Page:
"How are you doing? What's the word?" Butler asks.

Butler scans her medical chart and congratulates her for lowering her blood pressure. They talk about her acid reflux and her trouble breathing, and about seeing a lung specialist. He gently reminds her she needs to lose weight.

"You seem like you are doing better, as a package," Butler tells her.

"Yeah, I was a mess," she says.

"You said it — not me," he responds, smiling.

Greene was uninsured and had few options for medical care until she recently received Medi-Cal coverage. But she plans to stick with the clinic. "When I had nothing, didn't have insurance, they really took care of me," she said.

But another patient in the waiting room, Jesus Sarellano, 63, with thick glasses and a salt-and-pepper mustache, said he plans to leave when he qualifies for Medicare. Sarellano first came to the clinic four years ago when he lost insurance coverage at the hardware store where he worked.

He likes that the clinic is free and he can get his medications for hypertension, high cholesterol and asthma, but he wishes it had more specialized staff and equipment. "When I need an X-ray, they have to send me somewhere else."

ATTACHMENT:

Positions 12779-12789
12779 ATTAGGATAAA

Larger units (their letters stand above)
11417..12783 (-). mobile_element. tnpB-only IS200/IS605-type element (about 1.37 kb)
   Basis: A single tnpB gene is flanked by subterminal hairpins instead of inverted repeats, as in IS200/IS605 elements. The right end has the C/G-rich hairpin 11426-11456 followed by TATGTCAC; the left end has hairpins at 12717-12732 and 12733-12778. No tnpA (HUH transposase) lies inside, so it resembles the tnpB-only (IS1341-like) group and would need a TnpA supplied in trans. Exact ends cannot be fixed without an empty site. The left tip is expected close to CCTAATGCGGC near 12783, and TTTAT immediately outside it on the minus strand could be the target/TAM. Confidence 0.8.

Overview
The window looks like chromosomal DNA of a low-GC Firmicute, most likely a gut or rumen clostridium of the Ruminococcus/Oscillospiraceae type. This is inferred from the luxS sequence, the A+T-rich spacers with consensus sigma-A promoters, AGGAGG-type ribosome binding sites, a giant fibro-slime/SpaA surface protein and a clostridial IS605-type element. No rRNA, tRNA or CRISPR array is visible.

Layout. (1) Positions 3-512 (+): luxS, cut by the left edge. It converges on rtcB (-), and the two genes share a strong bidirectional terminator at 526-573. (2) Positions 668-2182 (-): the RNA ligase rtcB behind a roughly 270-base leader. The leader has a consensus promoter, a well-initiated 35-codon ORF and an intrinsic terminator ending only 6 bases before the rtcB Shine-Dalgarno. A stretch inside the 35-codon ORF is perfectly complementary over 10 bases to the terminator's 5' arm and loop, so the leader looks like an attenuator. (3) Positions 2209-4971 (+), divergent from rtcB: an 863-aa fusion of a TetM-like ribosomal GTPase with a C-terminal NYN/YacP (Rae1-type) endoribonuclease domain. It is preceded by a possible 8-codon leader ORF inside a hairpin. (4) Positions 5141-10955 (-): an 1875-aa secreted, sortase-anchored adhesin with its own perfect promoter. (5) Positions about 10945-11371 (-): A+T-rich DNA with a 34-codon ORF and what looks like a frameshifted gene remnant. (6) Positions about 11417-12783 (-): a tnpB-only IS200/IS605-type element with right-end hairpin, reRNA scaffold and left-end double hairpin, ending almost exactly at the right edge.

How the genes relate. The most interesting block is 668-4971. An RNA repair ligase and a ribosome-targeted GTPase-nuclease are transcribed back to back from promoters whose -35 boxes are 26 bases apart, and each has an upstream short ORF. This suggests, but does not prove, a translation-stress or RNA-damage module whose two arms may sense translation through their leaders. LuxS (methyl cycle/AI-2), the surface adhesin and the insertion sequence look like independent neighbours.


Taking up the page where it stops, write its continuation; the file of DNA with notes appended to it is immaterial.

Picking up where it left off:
In his call to the pharmacy, nurse practitioner Tomlin discovers Rosemary Ricks isn't due for a refill for two more weeks. Back in the examination room, Ricks admits she had been doubling up on pills to manage the pain. Tomlin tells her she'll have to wait for a refill.

"What am I supposed to do for the pain?" Ricks asks, her eyes welling with tears. Without medication, she says, she has only one option — the emergency room.

"Sorry, Mrs. Ricks, there is not much I can do for you," he says apologetically. "Come back and see me in two weeks, if you are still having problems."

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Times staff writer Anna Gorman reported aspects of this story while participating in the California Endowment Health Journalism Fellowships, a program of USC's Annenberg School of Journalism.